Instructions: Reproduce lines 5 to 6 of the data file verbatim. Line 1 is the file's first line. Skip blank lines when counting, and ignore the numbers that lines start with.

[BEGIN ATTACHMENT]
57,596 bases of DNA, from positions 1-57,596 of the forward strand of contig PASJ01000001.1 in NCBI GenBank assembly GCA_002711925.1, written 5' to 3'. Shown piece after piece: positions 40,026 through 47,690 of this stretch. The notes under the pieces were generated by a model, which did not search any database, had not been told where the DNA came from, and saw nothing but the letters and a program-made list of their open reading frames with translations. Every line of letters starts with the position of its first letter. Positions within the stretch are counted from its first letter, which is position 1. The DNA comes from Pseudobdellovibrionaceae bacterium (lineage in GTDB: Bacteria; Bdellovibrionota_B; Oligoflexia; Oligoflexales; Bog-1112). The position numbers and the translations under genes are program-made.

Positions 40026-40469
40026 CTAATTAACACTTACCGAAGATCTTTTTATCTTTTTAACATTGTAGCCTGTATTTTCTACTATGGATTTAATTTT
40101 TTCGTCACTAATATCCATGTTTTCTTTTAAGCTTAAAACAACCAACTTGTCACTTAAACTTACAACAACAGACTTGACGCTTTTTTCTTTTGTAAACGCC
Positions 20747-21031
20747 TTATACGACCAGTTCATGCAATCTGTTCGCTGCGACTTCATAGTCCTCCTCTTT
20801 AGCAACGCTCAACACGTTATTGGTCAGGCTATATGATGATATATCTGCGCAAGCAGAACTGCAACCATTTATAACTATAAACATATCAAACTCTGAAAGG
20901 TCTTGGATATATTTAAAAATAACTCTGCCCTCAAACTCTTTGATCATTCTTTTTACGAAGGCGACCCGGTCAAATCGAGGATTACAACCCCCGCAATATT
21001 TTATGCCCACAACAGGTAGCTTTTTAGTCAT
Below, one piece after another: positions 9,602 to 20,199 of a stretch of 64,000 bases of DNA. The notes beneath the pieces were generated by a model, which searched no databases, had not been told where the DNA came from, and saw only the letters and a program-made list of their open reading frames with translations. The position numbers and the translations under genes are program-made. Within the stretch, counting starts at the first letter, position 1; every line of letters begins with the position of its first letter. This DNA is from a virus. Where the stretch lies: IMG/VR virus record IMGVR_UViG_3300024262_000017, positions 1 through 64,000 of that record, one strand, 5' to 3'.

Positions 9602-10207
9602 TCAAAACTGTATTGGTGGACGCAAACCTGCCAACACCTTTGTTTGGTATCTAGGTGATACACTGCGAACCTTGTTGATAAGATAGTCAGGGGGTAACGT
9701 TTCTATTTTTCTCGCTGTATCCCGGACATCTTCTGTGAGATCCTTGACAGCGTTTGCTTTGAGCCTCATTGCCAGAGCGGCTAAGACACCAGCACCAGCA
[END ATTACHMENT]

Positions 20747-21031
20747 TTATACGACCAGTTCATGCAATCTGTTCGCTGCGACTTCATAGTCCTCCTCTTT